Team and Leader R W J Steen
Organisations Involved Agricultural Research Institute of Northern Ireland, Hillsborough, Food Science Division, Department of Agriculture and The Queen?s University of Belfast.
Background and Summary
Minimising the amount of dirt on beef cattle offered for slaughter is considered to be of paramount importance in reducing the risk of bacterial contamination of beef carcasses.
The limited available information would suggest that the amount of dirt on cattle is influenced by a wide range of feeding, environmental and management factors. The objectives of this project are to examine the relative importance of various dietary and other factors such as housing type, stocking density, ventilation and management on Northern Ireland farms on the dirtiness of beef cattle. The project would also examine the relationship between the dirtiness of cattle (or type of dirt) and bacterial contamination of carcasses.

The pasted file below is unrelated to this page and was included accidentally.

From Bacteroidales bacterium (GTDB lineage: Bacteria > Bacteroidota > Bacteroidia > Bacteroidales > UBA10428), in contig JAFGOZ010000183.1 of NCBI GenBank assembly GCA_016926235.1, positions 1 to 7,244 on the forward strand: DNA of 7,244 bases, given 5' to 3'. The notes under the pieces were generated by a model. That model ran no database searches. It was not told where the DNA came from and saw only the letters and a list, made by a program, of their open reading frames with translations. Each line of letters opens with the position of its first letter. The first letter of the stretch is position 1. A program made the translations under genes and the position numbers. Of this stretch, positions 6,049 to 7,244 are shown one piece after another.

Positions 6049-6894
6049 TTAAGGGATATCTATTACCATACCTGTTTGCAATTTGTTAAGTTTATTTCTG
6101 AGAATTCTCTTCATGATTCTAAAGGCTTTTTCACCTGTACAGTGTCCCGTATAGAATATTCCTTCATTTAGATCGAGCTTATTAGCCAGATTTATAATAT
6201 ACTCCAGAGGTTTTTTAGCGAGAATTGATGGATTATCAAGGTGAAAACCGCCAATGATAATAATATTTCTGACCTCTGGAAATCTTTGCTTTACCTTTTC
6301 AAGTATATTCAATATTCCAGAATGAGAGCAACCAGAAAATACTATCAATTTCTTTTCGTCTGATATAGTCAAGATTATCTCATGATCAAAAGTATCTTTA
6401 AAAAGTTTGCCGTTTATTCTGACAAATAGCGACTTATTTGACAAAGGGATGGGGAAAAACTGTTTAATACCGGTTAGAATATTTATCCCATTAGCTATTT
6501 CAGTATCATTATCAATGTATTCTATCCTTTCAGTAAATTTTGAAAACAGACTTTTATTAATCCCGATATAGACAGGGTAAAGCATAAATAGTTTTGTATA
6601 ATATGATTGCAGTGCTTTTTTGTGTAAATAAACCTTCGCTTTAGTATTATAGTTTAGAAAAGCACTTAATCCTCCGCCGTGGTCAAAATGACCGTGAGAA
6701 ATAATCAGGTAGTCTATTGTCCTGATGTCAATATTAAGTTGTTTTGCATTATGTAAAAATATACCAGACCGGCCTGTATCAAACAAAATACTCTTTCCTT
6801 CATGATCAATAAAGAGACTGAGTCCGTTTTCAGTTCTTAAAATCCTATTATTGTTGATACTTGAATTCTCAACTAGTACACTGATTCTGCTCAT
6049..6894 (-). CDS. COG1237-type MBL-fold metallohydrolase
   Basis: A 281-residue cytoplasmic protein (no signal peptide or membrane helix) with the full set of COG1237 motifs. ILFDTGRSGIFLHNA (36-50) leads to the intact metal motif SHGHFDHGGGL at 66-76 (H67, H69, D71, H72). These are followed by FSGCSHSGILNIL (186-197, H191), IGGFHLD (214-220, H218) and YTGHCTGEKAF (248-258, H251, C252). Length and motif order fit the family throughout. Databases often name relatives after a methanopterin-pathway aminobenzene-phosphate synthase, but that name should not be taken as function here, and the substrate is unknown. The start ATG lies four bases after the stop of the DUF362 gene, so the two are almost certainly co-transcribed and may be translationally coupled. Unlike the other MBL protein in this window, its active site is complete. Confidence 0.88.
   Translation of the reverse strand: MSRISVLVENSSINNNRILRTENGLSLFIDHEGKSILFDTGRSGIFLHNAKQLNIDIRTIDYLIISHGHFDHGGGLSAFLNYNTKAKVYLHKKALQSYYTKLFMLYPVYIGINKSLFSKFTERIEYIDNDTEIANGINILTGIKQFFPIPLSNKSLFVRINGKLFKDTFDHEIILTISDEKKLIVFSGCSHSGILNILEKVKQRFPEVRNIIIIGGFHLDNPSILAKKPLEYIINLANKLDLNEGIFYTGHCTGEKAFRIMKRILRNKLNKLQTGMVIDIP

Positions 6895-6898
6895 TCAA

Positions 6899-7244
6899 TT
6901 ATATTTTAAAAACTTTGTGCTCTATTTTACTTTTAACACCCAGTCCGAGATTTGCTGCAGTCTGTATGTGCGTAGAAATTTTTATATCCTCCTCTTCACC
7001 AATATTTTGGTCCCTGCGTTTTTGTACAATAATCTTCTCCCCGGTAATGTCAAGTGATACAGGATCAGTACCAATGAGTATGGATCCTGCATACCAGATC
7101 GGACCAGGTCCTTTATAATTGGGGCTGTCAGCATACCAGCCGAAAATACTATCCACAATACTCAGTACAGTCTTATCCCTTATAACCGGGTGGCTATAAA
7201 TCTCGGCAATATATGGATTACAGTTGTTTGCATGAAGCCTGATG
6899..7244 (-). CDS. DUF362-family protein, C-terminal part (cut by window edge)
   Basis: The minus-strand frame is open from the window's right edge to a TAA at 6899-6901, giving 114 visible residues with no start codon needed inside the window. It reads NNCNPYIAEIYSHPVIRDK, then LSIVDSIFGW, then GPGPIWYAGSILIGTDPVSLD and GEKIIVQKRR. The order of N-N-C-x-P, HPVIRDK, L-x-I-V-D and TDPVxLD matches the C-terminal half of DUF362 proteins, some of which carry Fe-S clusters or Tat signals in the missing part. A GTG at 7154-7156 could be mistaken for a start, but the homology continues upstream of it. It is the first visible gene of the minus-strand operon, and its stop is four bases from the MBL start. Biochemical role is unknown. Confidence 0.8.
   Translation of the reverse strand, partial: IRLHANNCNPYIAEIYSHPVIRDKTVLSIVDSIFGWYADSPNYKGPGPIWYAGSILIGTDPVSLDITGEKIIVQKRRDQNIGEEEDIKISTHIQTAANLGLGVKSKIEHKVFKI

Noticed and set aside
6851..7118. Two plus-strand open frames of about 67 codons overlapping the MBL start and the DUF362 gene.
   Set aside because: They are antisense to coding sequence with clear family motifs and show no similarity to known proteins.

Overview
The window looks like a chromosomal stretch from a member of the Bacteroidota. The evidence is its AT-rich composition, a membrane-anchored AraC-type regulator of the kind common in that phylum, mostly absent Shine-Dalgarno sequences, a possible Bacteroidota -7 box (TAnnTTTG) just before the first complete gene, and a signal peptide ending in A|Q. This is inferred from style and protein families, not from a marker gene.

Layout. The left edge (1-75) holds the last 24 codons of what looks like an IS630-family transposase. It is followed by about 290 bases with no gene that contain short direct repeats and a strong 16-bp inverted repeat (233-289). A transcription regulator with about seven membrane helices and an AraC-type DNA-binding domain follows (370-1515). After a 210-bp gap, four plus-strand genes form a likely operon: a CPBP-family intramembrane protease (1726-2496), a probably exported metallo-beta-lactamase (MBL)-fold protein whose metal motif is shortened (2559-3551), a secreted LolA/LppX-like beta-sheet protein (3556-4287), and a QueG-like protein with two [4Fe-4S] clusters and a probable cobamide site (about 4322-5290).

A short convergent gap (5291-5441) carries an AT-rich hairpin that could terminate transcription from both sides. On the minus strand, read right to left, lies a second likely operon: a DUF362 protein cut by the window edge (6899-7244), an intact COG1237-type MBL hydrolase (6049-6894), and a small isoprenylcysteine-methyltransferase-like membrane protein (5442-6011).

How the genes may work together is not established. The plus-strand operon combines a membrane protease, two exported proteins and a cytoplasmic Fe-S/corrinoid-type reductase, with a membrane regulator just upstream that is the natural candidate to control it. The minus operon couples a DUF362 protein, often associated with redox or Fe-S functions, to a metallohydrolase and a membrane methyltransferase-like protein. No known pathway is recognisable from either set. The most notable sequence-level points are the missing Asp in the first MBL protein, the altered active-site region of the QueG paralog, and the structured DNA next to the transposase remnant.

This project would provide information, which should enable the incidence of dirty cattle to be reduced and thereby reduce the number of cattle rejected for slaughter because they are dirty. It would also provide the industry with information on the relationship between the dirtiness of cattle and bacterial contamination of beef carcasses.